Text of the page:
It’s only been 14 months since Israel Adesanya arrived in the UFC, and five bouts later, he will be in the Octagon at State Farm Arena in Atlanta, fighting Kelvin Gastelum for the interim UFC middleweight title.
Too much, too soon? Not for Adesanya.
“Maybe just about six months faster,” he deadpans, but he means it. And getting to this point this fast isn’t a surprise to “The Last Stylebender,” who has been gunning for a UFC belt before he was even a mixed martial arts fighter.
“This was the main goal the whole time to be the UFC champion and here I am now,” said the 29-year-old, who compiled a stellar 75-4 kickboxing record before his Octagon debut. So the idea of him being too green to be challenging for a title in his new sport isn’t entirely accurate, especially since he’s been in similar situations before.
“Yeah, I have, but that was a different day, different story,” he said. “This is a different chapter now in my life.”
But there were lessons to be taken away from that first fighting chapter.
“F**k what everyone says, that’s what I can take,” Adesanya said. “Because I gave a s**t what people said back then a little bit. Even though I didn’t a lot, I still did a little bit. But now I have no reservations for anyone else’s thoughts.”
And there could be nothing more liberating for the New Zealand-based Nigerian.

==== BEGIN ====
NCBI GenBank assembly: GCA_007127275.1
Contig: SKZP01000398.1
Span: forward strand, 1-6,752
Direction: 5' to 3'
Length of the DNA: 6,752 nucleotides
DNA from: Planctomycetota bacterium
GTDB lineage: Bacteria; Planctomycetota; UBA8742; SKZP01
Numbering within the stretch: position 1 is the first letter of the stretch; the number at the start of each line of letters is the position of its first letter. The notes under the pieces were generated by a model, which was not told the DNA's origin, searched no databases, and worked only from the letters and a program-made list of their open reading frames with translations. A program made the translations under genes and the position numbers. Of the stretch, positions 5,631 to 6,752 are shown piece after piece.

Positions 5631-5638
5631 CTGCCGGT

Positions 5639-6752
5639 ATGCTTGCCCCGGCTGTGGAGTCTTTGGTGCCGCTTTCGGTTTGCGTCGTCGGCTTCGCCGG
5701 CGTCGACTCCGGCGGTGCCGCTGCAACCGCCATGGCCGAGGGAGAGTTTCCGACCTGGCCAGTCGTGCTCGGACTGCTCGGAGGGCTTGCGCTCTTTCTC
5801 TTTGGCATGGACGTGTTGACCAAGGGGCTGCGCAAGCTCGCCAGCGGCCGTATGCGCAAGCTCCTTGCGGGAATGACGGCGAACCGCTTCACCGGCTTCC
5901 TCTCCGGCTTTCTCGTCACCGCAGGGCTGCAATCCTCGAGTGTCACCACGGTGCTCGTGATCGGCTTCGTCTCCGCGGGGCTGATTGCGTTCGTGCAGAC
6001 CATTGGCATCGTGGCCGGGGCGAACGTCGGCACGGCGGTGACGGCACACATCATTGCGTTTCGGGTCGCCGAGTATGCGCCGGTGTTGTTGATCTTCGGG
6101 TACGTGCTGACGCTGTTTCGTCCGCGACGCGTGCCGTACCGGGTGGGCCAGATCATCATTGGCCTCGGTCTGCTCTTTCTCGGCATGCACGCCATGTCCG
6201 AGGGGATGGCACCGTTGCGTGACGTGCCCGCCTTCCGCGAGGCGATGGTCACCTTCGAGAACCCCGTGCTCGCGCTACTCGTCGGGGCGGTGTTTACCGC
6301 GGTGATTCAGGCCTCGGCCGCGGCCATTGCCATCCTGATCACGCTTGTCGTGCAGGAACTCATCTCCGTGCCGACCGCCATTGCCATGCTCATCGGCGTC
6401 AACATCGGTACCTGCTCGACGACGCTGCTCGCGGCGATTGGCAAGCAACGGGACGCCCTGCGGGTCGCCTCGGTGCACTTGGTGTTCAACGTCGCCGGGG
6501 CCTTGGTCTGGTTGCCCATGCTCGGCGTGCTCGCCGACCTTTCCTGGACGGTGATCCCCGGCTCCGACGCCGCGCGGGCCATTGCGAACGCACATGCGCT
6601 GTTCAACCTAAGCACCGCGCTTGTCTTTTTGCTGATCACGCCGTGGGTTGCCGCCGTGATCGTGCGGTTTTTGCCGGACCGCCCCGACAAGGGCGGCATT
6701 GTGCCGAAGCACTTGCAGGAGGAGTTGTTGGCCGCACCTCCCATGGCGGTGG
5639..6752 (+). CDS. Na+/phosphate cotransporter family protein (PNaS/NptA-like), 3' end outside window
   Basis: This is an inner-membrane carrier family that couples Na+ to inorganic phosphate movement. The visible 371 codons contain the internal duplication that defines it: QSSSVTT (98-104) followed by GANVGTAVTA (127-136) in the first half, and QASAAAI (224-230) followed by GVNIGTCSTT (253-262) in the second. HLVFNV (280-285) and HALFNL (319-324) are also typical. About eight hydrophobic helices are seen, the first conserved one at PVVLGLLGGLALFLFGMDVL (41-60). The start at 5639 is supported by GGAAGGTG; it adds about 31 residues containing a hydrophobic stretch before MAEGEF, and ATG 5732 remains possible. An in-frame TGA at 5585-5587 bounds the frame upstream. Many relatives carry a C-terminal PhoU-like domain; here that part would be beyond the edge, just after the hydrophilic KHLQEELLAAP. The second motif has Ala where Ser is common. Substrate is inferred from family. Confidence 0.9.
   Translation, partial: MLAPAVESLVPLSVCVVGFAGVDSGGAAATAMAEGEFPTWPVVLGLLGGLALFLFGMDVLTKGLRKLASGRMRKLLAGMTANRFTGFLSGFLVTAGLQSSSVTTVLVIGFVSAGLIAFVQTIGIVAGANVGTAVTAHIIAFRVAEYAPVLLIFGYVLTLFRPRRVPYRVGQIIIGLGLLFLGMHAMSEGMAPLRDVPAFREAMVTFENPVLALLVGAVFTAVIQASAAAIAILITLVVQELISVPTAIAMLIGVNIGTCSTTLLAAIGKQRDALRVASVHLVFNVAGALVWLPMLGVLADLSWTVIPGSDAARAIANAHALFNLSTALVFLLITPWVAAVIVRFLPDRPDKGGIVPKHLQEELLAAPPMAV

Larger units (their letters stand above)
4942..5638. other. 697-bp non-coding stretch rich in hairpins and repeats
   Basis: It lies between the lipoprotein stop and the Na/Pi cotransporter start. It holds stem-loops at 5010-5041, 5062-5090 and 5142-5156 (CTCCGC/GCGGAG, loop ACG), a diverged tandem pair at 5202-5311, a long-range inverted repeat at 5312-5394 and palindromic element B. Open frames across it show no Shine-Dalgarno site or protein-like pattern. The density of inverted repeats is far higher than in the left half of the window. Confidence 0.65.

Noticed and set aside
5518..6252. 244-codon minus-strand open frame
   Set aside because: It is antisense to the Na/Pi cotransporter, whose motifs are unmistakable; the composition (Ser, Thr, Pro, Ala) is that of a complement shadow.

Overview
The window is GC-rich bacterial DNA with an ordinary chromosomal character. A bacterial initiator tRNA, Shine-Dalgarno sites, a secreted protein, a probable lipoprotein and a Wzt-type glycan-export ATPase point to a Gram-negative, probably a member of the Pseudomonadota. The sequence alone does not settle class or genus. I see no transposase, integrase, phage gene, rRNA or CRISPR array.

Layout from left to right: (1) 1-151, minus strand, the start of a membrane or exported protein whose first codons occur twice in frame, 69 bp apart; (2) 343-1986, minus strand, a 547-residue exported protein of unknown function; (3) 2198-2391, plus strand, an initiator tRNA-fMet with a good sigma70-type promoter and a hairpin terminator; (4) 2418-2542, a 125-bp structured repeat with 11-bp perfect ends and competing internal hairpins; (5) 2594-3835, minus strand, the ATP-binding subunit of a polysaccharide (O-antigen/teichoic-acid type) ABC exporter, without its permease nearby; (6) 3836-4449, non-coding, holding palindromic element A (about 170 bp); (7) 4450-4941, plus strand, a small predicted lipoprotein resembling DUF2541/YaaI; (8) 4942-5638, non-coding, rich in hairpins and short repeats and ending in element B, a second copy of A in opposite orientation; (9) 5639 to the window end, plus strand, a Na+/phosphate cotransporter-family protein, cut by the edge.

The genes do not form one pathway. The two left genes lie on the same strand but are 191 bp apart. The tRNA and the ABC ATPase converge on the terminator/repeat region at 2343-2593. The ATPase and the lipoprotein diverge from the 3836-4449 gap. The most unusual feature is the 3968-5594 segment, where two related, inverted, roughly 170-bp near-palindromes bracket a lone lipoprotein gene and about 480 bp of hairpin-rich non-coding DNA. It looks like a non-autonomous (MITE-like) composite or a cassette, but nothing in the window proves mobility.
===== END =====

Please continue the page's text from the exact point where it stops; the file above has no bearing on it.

“I’m older now,” he said. “That’s one of the main things. I’m older, I’m wiser, so it’s liberating in the sense that it’s all up to you. You get to be the master, the Player One of your own destiny.”
By midway through 2017, Adesanya had put kickboxing aside and he was 9-0 in MMA. The buzz was growing, and while he heard it, he had learned to not let other people’s voices get in his head.
“I was just fighting and staying active, not rushing the process and enjoying it as it came,” he said. “It took me a while to get to that point, and you just feel it. You know when it’s time. I had my experience, I felt like one of the best in the world at MMA, so I was like, ‘All right, let’s do it.’”
“It” was answering the UFC when the promotion called, and as soon as he defeated Rob Wilkinson at UFC 221 to lift his perfect pro record to 12-0, no one doubted that his decision was the right one. Not that he was looking for validation, but he was getting it regardless, and with each passing win over Marvin Vettori, Brad Tavares and Derek Brunson, his profile rose. But it was his February win over middleweight great Anderson Silva that put him in a title fight.
“It was a beautiful display of martial arts technique,” said Adesanya of the unanimous decision win over “The Spider.” “It was a battle of the brains and it was beautiful to be part of and it was cool just to share the space with him.”
The fight was an important one for Adesanya and also the sport, as it proved that fans could enjoy a bout that featured some of the more sublime aspects of MMA. Adesanya is proud to be part of such a movement.
“I think it shows that people are starting to understand high-level martial arts on a different level,” he said. But, at the same time, he warns that the way he fought Silva isn’t necessarily the way he will fight Gastelum this weekend.
“I always bring something different, so my advice to people when they watch me is expect the unexpected.”
But can we expect the normally cool Adesanya give us something different should he earn his first UFC title?
“I don’t know,” he chuckles. “I just kinda let the emotions move me and we’ll see where they take me.”